Your answers from God may be different than mine, but keep in mind that some of the most obvious or practical ideas can go a long way. I've realized there's not a magical solution, but multiple, deliberate ways we can make a difference. As is often said, "By small things are great things accomplished." 

Another resource is professional help. I have finally gotten to a point in our family life where I have the time and feel ready to pursue some additional help to understand my son's unique makeup and temperament. Rather than mentally berating myself for not doing this sooner, I am accepting that now is the time that this was possible. 

I'm grateful for a fresh perspective. Professional help from a child psychologist may or may not fit your family interests or budget right now. Nor can I suggest that it's definitely necessary. I'll tell you my experience with it though. Through a two-hour evaluation with a psychologist who evaluates children though is that my son, while very bright and an A student, is a very slow processor. I know this is a trait that was inherited. I also understand that he is very impulsive. This is where the impulse to pick on his brothers and touch them or hit has come from over the years. I also now understand that he gets emotionally disregulated and overwhelmed easily. 

Some of these traits are familiar from another side of the family. These bits of knowledge are valuable because they help me have compassion and understanding of why my son feels he can't respond the way he or I would like. I'm actually going in to the psychologist later this month so she can help my husband and I understand how we can modify our approach in action, expectation and communication to have more success with our oldest son. 

When I spoke to her I felt so much validation knowing that so much of what my son struggles with are traits that are part of his makeup that neither of us have understood. Even better, we're not at fault that we clash. That's a huge weight lifted for mom and child. Down this road we will go, with more knowledge and ideas, knowing that we'll see improvements here a little, there a little, that this child learns the hard way...for now. 

So today I offer you the knowledge that you are not alone. Yes, there are indeed other moms who love their kids so much and struggle hard each and every day to make it through. Many of our lives look pretty grand from the photos - and they most certainly are - but we wet our pillows at night with you and we get on our knees day after day to get help.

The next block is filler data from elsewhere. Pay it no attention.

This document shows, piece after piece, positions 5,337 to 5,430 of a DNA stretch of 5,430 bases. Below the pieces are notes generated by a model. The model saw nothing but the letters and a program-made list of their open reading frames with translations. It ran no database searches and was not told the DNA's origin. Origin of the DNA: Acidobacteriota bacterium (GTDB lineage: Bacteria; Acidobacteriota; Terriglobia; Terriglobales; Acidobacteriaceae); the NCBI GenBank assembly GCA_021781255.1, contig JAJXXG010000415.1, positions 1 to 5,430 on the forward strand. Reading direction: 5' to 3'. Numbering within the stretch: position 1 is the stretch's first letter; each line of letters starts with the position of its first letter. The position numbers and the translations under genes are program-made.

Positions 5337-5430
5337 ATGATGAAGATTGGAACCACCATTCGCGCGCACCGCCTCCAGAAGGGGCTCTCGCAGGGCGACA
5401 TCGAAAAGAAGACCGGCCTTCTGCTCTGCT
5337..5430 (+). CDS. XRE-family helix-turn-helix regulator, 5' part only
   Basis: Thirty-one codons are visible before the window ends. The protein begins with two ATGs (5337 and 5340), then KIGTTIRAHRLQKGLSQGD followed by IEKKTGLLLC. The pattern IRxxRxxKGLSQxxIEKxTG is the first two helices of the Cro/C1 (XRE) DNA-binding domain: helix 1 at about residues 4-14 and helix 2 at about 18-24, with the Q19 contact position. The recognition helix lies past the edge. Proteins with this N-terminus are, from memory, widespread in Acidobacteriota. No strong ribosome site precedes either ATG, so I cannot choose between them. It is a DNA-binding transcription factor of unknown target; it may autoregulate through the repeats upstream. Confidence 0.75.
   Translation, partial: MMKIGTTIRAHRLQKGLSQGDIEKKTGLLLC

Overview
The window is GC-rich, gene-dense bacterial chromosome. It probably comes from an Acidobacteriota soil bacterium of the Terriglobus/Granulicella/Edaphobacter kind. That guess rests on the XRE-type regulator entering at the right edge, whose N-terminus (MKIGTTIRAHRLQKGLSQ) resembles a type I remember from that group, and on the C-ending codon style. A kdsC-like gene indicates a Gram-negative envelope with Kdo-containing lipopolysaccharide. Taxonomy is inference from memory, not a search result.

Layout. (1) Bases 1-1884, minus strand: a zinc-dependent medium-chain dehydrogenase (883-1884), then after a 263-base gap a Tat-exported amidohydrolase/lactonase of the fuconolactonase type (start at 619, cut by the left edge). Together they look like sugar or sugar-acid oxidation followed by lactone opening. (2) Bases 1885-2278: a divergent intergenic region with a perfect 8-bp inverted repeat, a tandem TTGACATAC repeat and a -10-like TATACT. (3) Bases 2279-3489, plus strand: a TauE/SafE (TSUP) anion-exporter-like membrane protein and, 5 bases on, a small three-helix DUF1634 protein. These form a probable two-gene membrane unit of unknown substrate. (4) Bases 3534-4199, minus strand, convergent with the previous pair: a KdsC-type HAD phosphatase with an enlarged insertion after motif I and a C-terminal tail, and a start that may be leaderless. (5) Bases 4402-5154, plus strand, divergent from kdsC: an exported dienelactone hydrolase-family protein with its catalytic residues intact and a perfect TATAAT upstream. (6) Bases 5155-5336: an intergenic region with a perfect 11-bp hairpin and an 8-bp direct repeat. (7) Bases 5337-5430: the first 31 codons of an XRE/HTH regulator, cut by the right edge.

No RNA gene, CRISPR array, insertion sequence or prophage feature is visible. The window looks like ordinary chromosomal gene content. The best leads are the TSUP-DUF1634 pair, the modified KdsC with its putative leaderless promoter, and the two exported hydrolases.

The answers come seemingly slow, the solutions take time to implement, and the results won't appear perfect. However, I think if you and I continue to pray and actively seek answers and fill our children's "buckets" the best we can - be it validating words, fair consequences, one-on-one time, smiles when we greet them, and whatever else you know your child can benefit from - we'll succeed. Minute by minute, hour by hour, day by day, there are ups and down, but it will be worth it. Keep on being a deliberate mom. You are not alone!



I thought that was such a great response, and I would love to collect more suggestions, resources, and ideas in the comments here.  Can anyone else suggest best books, online programs, strategies, articles, etc.?  I know there is an amazing power when moms help each other.

3 comments:

  1. You know about the book I love, "Raising your Spirited Child" by Mary Kurcinka. It has absolutely helped me change my perspective with my "firework" child and has changed my dialogue and language when I talk about him. Another thing I did was to start writing down every day 2-3 positive things I noticed about him that day. It is so easy to get caught up in all the negatives, but each child is unique and special. We have also had some professional counseling and testing and that has helped by leaps and bounds for us to get answers to why he is acting out and aggressive and the strategies that work well for him (we use different discipline techniques with him than with our other children). Most of all I hope this Mom will give herself a break and not beat herself up for her feelings. Love for herself and unconditional love for that child is what will make the biggest difference. Now that my son is 8 sometimes he communicates that he doesn't feel as loved as the other kids and that breaks my heart so I have been making an extra effort to spend more one on one time with him and learn his love language (which is affection and time). Hugs to this Mama!

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  2. I also read "Raising Your Spirited ChIld" and it helped immensely. You are not alone! It helps to know that this struggle is not unique to me. I called my older sister in tears not too long ago because I had these same feelings. My sister is an awesome mom, and I was shocked when she said that she too has a child that she just clashes with. She has found ways to cope with their personality differences and even though it is still hard, she is making it through one day at time. SO I have been trying to do the same. One day at a time. Focus on strengths. Take time to recharge, and Always pray. This has been my motto. Also, we changed the way we parent and have had to use some non-traditional methods that have really opened up doors for us. Also, another book that is helpful is "The Explosive Child" by Ross Green. Even if your child isn't as extreme as some of the children he talks about in his book, the methods he underlines really apply to any child. I can attest to that.

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    Replies
    1. Thank you for your great thoughts here, Jill! I love hearing of additional books that have been helpful to other moms. You're doing great work!